Shutdown projects, also known as turnarounds, planned outages or STOs are a distinctive and demanding type of project. Stakes are high, as is pressure on the schedule and project team. They are typically costly, short in duration, high risk, require a large number of human resources (including a substantial proportion of sub-contractors), and have a significant focus on HSE (health, safety and environment). The complexity of these projects dictates a sound process for planning and executing. Meanwhile, the pressure on schedule and overall duration turn them into the formula 1 of project execution and control.
40% of shutdown projects experience a cost overrun or schedule delay of more than 30 %. But what are the main differences between shutdowns and regular projects? And what do these differences tell us about the best way to approach scheduling?
Shutdown Projects vs Regular Projects: Key Differences
Some of the main differences, particularly in relation to scheduling are:
- Turnarounds are periodic and can be carried out only when the plant (asset) is taken out of service. Scheduling pressure is greatly intensified as the value of the project is measured by opportunity cost. A schedule overrun of a day means a day of lost output, which can equate to huge sums of money.
- The schedule is very closely bound to the defined scope of work.
- Extensive sub-contracting is much more common in shutdown projects. It's not uncommon to see the number of people on site grow by 300 % during shutdowns.
- Shutdown projects often comprise a higher proportion of unplanned work. It can be difficult to predict exactly what will be required after equipment is inspected, especially if for the first time. However, once a shutdown project has been done once, many of the planned activities will actually be repeated – when the shutdown is next repeated.
- Schedules need to be planned to a much more granular level (sometimes down to the minute) and updated more frequently – often on a shift-by-shift basis.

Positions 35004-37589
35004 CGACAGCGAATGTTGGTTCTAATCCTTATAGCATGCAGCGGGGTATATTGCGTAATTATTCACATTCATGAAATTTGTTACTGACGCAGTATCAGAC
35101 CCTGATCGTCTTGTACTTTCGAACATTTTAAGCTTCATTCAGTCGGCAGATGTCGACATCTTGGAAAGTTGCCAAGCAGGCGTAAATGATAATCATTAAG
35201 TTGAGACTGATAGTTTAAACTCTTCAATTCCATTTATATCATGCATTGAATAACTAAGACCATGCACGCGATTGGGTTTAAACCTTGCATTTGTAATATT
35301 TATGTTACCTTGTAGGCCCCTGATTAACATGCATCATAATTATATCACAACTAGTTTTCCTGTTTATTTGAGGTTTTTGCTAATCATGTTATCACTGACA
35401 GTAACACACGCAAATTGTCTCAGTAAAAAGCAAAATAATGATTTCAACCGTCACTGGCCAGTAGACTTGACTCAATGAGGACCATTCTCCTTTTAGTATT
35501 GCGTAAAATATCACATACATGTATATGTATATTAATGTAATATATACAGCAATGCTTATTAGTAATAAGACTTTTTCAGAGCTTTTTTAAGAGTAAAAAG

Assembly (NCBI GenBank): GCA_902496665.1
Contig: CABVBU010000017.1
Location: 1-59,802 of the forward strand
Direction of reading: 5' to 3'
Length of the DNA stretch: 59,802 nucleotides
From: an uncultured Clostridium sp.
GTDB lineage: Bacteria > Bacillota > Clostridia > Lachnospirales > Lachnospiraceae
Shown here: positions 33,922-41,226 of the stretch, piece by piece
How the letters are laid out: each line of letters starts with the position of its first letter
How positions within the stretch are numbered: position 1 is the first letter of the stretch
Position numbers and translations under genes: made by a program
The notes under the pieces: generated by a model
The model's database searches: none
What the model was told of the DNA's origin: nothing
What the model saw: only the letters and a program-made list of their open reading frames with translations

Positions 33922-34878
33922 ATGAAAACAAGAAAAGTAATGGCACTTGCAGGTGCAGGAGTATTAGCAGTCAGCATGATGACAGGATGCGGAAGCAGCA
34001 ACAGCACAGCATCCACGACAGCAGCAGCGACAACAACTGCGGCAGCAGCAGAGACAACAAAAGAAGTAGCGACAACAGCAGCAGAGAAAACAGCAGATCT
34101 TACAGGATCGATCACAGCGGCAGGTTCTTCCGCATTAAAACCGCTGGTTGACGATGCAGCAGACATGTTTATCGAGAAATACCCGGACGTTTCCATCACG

The Planning Phase
In a presentation by maintenance planning and scheduling specialists, Richard Palmer and Associates, they highlight the substantial value in performing proper planning in shutdowns via an industry rule of thumb: one US dollar invested in proper maintenance can equate to ten dollars in plant profit.
1. Scope Management
As in EPCI projects, one of the most common causes of project overruns is scope creep. So, the scope of work should be defined and agreed upon well in advance. During the early planning phase, the entire potential scope of work should be challenged. Ask yourself:
- Does this task have to be performed during the shutdown? Or could it be done during regular operation of the plant?
- Do the benefits of extending this scope of work by a day outweigh the costs of another’s days lost production? From a business standpoint, it’s important the prioritised work is carried out during the shutdown and the off-line period is kept as short as possible.
Until it’s finally frozen, the scope of work for the STO is likely to fluctuate. To manage changes to the scope of work and to manage the project planning process, a scope change-control process must be in place. It’s also important to identify all work that can and needs to take place prior to shutting down the plant, as well as the work required after start-up. This is required to keep the amount of work during the stop period to a minimum.
2. The STO Schedule: Work Preparation
Once the scope of work is finalised and verified, the STO team can create a total integrated schedule, including all work to be performed. The schedule should include: all sub-contractor work, all activities related to shutting down the plant safely in preparation for the STO, and the activities needed to restart the plant.
The sequence of work should also take into account any restrictions. For example, needing to have a hydrocarbon-free environment before starting any hot work. The upshot, in this case, would be that mechanical work should start earlier than hot work.
As the schedule starts developing, the schedulers can identify and focus on optimizing the longest path. The scheduling team will also evaluate resource demands by area, unit, sub-contractors, and more.